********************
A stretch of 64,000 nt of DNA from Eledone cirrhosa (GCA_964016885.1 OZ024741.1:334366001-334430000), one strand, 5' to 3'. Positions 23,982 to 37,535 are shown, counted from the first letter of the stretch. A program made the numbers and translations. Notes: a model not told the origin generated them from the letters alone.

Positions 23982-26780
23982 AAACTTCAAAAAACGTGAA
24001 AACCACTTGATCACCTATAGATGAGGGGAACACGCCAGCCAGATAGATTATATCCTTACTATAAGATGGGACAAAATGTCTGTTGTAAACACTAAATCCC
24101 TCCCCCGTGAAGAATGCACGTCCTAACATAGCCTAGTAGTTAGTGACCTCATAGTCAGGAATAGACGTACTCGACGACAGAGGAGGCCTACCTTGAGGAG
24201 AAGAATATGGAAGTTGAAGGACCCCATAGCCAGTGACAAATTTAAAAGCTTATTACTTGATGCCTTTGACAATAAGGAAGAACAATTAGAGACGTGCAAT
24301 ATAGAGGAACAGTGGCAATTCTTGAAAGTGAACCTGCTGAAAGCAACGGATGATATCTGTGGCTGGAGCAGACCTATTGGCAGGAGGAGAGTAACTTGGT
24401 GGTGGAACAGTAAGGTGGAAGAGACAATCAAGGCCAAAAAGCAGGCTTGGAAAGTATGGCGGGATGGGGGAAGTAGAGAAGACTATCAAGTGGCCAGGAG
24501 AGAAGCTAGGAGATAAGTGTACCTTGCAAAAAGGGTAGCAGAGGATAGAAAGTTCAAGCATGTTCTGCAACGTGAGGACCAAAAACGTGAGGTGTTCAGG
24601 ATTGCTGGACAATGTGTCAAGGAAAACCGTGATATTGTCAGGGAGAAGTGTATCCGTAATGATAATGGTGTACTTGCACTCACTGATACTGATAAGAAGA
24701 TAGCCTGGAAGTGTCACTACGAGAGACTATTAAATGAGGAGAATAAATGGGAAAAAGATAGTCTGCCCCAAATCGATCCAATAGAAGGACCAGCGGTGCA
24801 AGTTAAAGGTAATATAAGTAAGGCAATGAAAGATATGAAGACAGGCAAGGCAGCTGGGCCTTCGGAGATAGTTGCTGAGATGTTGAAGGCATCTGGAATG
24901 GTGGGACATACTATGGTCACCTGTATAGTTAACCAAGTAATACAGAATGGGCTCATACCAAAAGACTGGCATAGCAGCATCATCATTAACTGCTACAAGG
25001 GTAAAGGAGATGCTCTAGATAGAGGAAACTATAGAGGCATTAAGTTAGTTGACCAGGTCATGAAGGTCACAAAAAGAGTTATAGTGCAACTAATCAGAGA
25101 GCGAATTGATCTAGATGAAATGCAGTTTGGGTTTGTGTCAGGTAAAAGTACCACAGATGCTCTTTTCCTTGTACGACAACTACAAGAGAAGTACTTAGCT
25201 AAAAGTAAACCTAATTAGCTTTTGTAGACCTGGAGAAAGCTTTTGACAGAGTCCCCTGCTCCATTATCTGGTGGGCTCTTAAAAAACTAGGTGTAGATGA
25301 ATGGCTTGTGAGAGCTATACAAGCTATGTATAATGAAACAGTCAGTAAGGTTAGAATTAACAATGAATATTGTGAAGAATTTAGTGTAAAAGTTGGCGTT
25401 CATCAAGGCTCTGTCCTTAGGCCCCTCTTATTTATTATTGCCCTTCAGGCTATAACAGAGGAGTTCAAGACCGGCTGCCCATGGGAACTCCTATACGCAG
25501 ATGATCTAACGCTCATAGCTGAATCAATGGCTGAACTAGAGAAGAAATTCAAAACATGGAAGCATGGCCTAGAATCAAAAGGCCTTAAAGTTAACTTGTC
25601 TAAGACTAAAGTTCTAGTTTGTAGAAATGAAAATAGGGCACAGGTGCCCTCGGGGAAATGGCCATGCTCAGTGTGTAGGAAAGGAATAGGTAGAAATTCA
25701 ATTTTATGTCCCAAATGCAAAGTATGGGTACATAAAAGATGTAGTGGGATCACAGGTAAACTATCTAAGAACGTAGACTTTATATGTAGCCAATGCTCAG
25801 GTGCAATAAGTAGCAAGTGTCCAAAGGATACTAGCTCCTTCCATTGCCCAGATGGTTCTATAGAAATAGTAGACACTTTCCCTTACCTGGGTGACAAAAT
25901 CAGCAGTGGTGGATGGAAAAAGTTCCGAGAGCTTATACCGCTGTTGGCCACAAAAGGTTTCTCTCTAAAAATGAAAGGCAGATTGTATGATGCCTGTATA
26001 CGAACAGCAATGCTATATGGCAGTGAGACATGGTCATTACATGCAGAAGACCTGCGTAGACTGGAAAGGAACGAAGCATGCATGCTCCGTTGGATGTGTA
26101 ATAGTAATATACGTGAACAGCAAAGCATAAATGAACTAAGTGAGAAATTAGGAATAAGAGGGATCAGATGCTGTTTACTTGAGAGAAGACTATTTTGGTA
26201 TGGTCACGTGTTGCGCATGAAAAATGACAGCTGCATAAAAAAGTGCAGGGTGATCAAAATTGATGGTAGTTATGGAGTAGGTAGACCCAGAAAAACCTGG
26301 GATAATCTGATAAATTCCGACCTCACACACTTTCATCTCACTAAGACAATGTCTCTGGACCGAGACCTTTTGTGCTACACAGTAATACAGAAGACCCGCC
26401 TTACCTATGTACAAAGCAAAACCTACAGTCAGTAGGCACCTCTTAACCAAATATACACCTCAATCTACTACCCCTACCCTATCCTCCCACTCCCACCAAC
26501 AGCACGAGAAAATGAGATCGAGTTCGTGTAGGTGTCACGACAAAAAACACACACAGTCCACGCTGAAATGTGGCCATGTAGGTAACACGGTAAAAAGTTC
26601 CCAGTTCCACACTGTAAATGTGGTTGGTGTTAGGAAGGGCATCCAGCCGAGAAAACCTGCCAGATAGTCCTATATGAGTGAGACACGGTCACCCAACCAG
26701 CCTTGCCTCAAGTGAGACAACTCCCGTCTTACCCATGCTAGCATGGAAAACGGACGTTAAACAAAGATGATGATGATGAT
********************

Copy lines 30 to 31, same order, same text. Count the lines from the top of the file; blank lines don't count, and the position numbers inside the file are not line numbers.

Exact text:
26601 CCAGTTCCACACTGTAAATGTGGTTGGTGTTAGGAAGGGCATCCAGCCGAGAAAACCTGCCAGATAGTCCTATATGAGTGAGACACGGTCACCCAACCAG
26701 CCTTGCCTCAAGTGAGACAACTCCCGTCTTACCCATGCTAGCATGGAAAACGGACGTTAAACAAAGATGATGATGATGAT